VA was the worst for sellers, requiring every little detail to attended to by the seller prior to closing, but they have trimmed their required repairs down compared to years ago.
FHA is actually pretty loose, unless the repair indicated is structural or renders the home otherwise uninhabitable.
Lenders offer FHA type 203(k) loans, both in full-blown packages for up to $35,000 in repairs, and streamlined 203(k) loans for smaller repair estimates above $5,000 but below $15,000. Generally, small repairs under $5,000 can be handled by the buyer using 203(b), but consult your lender.
Conventional loans are also available such as HomePath Renovation, which sets aside an escrow account for repairs, just like 203(k). Ask your lender. As a seller, you may not have a loan officer at the moment, but your Realtor can probably refer you to several. Those that can handle renovation loans can explain the various programs and what your buyer needs to do.
Many sellers opt to contracting for repairs to be paid at closing. If the contractor is willing to do the repairs and wait until the funding at closing, this solution will work without having any lender involvement. However, the contractor will want a definitive approval before beginning work so as to assure the closing will occur. If it doesn't close, you'll be on the hook.
Now an FHA appraisal may require certain things to work and certain condition.
That could be an issue.
Check with your realtor....to see what works for your situation. Maybe 203k might work for some buyers.
You might also be able to get the work done with liens for the work paid at closing. You'd have to check with contractors to do that or see if they are willing to do that.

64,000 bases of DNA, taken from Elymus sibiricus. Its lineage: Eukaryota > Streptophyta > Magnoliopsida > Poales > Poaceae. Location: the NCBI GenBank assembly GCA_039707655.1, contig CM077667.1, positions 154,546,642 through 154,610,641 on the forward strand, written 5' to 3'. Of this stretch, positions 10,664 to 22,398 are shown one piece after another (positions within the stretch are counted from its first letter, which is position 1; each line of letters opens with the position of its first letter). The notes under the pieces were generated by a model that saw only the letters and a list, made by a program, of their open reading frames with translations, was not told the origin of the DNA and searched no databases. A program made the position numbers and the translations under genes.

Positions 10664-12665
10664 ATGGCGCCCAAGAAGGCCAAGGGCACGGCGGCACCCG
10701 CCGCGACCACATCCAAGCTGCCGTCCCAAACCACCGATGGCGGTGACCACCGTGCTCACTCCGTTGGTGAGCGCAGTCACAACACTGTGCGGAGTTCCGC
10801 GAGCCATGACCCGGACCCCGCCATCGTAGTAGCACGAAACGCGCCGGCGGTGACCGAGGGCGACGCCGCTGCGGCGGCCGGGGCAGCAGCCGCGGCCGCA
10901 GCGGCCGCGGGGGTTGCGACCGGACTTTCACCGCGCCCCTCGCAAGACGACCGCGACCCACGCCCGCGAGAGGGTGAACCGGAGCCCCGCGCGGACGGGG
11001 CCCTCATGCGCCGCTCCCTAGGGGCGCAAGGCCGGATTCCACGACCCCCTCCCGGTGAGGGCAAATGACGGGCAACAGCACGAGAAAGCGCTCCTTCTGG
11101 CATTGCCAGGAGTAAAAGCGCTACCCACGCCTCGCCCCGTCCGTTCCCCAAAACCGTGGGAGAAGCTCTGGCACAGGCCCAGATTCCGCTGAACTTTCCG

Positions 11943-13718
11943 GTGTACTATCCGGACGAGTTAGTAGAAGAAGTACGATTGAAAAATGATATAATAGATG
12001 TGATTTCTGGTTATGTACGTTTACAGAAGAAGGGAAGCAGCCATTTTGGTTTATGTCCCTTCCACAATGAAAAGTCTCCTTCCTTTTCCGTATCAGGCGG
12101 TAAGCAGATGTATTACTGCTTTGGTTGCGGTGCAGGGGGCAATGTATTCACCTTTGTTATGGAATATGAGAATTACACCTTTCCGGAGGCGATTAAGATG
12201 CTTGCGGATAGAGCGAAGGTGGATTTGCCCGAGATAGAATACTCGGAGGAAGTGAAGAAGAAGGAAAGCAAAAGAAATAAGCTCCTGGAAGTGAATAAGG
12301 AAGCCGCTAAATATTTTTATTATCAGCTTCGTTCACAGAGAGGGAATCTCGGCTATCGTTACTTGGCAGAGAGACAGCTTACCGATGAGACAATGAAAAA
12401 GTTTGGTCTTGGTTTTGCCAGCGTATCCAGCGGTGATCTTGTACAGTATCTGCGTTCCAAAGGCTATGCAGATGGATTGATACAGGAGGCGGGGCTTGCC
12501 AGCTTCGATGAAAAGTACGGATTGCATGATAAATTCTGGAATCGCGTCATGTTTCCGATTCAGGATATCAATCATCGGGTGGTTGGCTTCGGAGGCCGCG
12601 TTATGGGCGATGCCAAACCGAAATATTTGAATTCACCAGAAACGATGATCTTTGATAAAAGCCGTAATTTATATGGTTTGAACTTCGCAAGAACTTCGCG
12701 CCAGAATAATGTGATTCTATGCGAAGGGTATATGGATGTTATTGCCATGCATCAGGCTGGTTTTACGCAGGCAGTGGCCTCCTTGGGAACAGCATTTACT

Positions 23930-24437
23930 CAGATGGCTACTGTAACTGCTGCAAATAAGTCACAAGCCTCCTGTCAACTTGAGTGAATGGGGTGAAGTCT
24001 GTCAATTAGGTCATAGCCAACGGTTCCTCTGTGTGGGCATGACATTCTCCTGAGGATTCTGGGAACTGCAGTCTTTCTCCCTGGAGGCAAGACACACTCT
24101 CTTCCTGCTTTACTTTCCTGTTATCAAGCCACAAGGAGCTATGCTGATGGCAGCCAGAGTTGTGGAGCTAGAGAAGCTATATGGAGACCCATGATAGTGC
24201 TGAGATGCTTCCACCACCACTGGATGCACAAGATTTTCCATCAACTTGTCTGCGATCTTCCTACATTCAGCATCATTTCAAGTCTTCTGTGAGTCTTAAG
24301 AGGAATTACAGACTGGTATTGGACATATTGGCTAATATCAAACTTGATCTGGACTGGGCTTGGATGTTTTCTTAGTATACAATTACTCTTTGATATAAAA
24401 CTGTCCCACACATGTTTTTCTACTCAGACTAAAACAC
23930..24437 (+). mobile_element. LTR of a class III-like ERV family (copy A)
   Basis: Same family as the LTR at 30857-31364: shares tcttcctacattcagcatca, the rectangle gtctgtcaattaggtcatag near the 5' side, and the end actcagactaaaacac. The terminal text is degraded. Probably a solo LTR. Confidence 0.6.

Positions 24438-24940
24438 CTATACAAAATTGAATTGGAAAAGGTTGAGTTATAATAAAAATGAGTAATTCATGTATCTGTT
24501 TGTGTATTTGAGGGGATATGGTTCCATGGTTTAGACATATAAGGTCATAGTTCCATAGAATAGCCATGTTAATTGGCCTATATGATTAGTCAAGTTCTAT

RE/MAX Realty Affiliates
1320 Hwy 395
Gardnerville, NV 89410
OR address all the issues for repairs where a typical home buyer can purchase the house.
Lynn911 Dallas Realtor & Consultant, Credit Repair Advisor
The inspection really doesnâ€™t have an effect on the loan. All the inspection does, is tell the prospective buyer the condition of the house and if there are any major issues that need to be addressed before they buy. The bank would be concerned about the appraisal. That is what tells them the property is worth the loan value. A house in perfect condition that is over priced wonâ€™t appraise. What you owe, would like to get or have invested in the property doesnâ€™t matter. It has to appraise for the loan value.
If you arenâ€™t already working with a Realtor, I live and work on the Westside of Fort Worth if you would like to meet and discuss your problem give me a call.
If you really need and want to sell the property why not sell it for cash to an investor?
Keller Williams Realty
Alexander Chandler Realty
There are "rehab loans" the most popular and common are the FHA 203K streamline with up to $35,000 available for upgrades and repairs and the non streamline for larger amounts. Both loans are more complicated and require a lender who is familiar with the products.
It may not hurt your marketing efforts to have your agent meet with a local lender who does these and to prepared some paperwork familiarizing buyers with the option.
Unfortunately homes that need work are on the bottom of most buyers lists. "Turnkey" or move in ready homes have move quickest as buyers are usually only willing to do the work, IF they are getting a great price. It make take a loss on your side to get someone willing to buy and take on the project, but this is a good conversation to have with your agent who knows your competition best.
The Lenders are getting more creative trying to help Buyers as well as Sellers:
FHA has a 203K loan which will piggy back the money for repairs and delay the payment for up to 6 months while the repairs are being made.
Fannie Mae has Homepath Renovation which will piggy-back up to $35,000 for repairs.
I suggest that YOU talk to some Lenders and have the information in place in advance. Your LISTING AGENT should help you on this.
Good luck and may God bless